By Sarah Gordon
This article was first prepared for the Summer, 1995 issue of the Command Software
Why should you, the corporate MIS director, be concerned with ethics? Unethical acts like piracy, misappropriation of company resources and theft of proprietary data are the obvious reasons. They can cost your company money. Less obvious are the reasons you should be concerned with ethics in computing for people who aren't your employees. We are talking about computing ethics for children. Yes, children.
Why is there a need for a new type of ethics for children? Aren't children already taught ethics from an early age? This is true; we teach them not to steal classmates' books or peek over their shoulders at test time. But today's children work with computers and email. They download files from networks and copy them from each others' disks. When is copying proper? When is it not? We adults are still working out rules for acceptable behavior in these things; how can we expect our children to know?
Destruction of property is not as easy to define, because property itself is not that easy to define anymore. It has always been wrong to steal a piece of candy. What constitutes stealing computer code or computer time? How many young people do you think know the answer to this question? Do we practice what we preach?
Most developers of the new technologies probably did not have hacking, phreaking and virus writing in mind as uses for their creations. What has happened to cause the proliferation of these activities? One reason is thought to be the speed with which the technology has developed. Other technologies have had time to develop ethical models which benefit the society while utilizing the technology. People were able to keep in touch with the developments of the technology and society could mirror the slowly developing paradigms associated with the technology. With computing, however, its not so simple. Many parents don't understand what their children are learning, or the implications of the knowledge. It is thought by many that one of the main ways children learn is by their parents' examples. It follows if they have no, or limited exposure to how to use computers responsibly from their primary care givers, they are not learning responsible behaviour. Its not that they are learning irresponsible behaviour. Its that they are learning nothing. When the new situations then arise in the course of their daily activities they have to decide for themselves what is "right", what is ethical. On what do they base the decisions?
Knowledge is good. Learning how to use it to benefit society is good. Developing ethical models which enable children to grow up learning to use technologies responsibly is good. Now, educators are taking a serious look at activities like virus writing, and asking some serious questions. This is also good, and very important. We can't sit idly by and expect our children to figure out for themselves what is right and wrong, with little or no guidance from us until they reach high school or college age. Considering the power of the technology, and the increasingly early ages at which children are exposed to this power, we must begin to instill good computing values and habits now so that they can learn to make ethical decisions. In the long run, it will benefit everyone. If we don't do it, we will all suffer.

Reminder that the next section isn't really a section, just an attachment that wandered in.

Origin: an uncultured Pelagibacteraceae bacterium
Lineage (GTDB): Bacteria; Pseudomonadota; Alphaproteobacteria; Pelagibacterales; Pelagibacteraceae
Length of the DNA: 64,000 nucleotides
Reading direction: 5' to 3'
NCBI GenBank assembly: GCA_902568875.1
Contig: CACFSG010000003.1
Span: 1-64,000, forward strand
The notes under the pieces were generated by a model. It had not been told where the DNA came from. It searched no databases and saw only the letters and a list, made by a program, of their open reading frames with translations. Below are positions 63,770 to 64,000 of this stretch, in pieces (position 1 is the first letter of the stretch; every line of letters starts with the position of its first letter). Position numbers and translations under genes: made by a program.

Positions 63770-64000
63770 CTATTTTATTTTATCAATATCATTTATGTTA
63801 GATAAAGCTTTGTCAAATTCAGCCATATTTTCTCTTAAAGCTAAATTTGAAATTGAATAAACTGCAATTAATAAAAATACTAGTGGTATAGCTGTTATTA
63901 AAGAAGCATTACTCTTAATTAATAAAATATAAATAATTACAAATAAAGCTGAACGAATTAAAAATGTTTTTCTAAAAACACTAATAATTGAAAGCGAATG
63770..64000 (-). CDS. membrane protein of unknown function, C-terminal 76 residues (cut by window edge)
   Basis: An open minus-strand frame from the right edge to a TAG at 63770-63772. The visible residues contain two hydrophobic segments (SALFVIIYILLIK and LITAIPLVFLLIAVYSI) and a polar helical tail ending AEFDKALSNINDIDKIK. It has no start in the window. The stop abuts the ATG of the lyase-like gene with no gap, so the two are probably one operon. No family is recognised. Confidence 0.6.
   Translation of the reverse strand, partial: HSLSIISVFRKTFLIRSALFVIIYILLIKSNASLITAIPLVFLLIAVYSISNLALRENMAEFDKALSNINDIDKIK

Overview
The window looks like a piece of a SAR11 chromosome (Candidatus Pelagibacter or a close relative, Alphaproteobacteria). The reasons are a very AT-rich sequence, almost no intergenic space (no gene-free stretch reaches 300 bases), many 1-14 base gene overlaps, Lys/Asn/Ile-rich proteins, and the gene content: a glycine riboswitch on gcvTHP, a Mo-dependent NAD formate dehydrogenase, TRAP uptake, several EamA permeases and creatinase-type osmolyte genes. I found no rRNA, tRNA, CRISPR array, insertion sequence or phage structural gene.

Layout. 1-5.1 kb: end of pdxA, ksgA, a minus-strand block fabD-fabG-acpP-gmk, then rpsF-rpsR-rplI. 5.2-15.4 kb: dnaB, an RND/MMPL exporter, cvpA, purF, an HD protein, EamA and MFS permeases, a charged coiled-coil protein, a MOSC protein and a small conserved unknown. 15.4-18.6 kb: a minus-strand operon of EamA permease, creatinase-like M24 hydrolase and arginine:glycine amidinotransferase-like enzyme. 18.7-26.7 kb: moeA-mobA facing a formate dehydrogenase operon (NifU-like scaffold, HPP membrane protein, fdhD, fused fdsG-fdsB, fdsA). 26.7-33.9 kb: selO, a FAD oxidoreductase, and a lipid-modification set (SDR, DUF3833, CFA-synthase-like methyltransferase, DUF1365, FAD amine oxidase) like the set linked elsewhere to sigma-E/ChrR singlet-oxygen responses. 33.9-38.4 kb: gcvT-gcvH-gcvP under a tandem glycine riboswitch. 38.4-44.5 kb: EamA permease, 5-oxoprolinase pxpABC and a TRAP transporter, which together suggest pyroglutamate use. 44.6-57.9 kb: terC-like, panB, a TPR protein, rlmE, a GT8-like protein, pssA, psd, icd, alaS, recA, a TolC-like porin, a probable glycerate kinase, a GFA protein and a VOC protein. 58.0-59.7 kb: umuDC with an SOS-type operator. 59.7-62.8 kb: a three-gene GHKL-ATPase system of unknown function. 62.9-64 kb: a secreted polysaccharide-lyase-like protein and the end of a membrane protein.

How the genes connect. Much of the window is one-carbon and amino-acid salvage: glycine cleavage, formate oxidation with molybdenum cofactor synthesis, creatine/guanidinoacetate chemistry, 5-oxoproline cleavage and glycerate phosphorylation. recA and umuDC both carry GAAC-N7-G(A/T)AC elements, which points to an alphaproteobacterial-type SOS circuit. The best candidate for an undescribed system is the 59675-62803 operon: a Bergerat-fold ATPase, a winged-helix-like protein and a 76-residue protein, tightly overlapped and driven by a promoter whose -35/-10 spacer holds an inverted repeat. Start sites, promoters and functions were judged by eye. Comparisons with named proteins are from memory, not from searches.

My research on virus writers illustrated there is nothing to indicate that young people who write viruses are "unethical people". To the contrary, they exhibit well within the norms for their age groups. How then can we explain their anti-social behaviours? They themselves state they simply did not realise how wrong it was. They did not associate their computer programs with actual damage or loss. More than one has stated "IF" he had known that it was really affecting real people, he never would have done it.
About the Author
Sarah Gordon's work in various areas of IT Security can be found profiled in
various publications including the New York Times, Computer Security Journal
and Virus Bulletin. She is a frequent speaker at such diverse conferences
as those sponsored by NSA/NIST/NCSC and DEFCON. Recently appointed to the
Wildlist Board of Directors, she is actively involved in the development
of anti-virus software test criteria and methods. She may be reached as
Sarah Gordon's work in various areas of IT Security can be found profiled in various publications including the New York Times, Computer Security Journal and Virus Bulletin. She is a frequent speaker at such diverse conferences as those sponsored by NSA/NIST/NCSC and DEFCON. Recently appointed to the Wildlist Board of Directors, she is actively involved in the development of anti-virus software test criteria and methods. She may be reached as [email protected]